To test the hypothesis that enamel biomineralization is regulated by sequential expression of an intrinsic genetic program, we designed experiments to determine if a serumless, chemically-defined medium is permissive for position-dependent ameloblast differentiation and subsequent enamel tissue-specific biomineralization in vitro. In the absence of serum or other exogenous growth factors, Swiss Webster strain mouse embryonic (15- and 16-days gestation) mandibular first molar tooth organs (cap stage) developed within 21 days in vitro into well-defined molar tooth organs expressing dentine and enamel biomineralization. Analysis of data obtained from von Kossa histochemistry for calcium salt formation, as well as ultrastructural information obtained from x-ray microanalysis, electron diffraction, transmission electron microscopy and scanning electron microscopy documented tissue-specific patterns of calcium hydroxyapatite formation in the absence of serum within organotypic cultures in vitro. An as yet unknown intrinsic genetic program regulates enamel formation in vitro.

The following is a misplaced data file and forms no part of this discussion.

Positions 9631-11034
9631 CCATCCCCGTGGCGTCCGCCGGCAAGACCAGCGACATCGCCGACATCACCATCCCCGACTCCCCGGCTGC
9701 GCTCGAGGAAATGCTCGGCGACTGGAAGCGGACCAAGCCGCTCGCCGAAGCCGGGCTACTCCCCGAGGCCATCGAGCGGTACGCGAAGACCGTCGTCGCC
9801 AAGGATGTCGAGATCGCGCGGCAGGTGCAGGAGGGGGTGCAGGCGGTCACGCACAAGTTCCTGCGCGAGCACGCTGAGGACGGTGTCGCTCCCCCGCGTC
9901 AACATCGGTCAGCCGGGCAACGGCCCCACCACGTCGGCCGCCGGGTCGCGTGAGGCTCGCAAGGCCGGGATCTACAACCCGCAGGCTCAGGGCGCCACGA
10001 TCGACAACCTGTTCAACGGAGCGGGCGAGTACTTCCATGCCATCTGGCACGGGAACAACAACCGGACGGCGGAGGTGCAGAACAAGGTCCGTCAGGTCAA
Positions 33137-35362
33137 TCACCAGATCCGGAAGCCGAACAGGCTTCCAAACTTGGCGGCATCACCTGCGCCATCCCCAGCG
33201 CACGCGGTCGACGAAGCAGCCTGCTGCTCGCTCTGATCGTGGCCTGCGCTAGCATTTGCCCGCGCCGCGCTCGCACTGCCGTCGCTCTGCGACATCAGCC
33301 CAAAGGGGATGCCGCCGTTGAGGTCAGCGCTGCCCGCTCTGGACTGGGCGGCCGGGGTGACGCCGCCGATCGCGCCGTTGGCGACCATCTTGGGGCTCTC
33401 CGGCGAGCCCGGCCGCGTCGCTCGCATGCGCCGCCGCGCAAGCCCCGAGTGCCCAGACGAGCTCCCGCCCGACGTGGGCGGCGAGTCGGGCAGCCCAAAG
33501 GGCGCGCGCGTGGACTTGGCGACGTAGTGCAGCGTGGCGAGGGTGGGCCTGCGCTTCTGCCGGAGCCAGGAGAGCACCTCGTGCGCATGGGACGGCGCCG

|Original language||English (US)|
|Number of pages||6|
|State||Published - Sep 1987|
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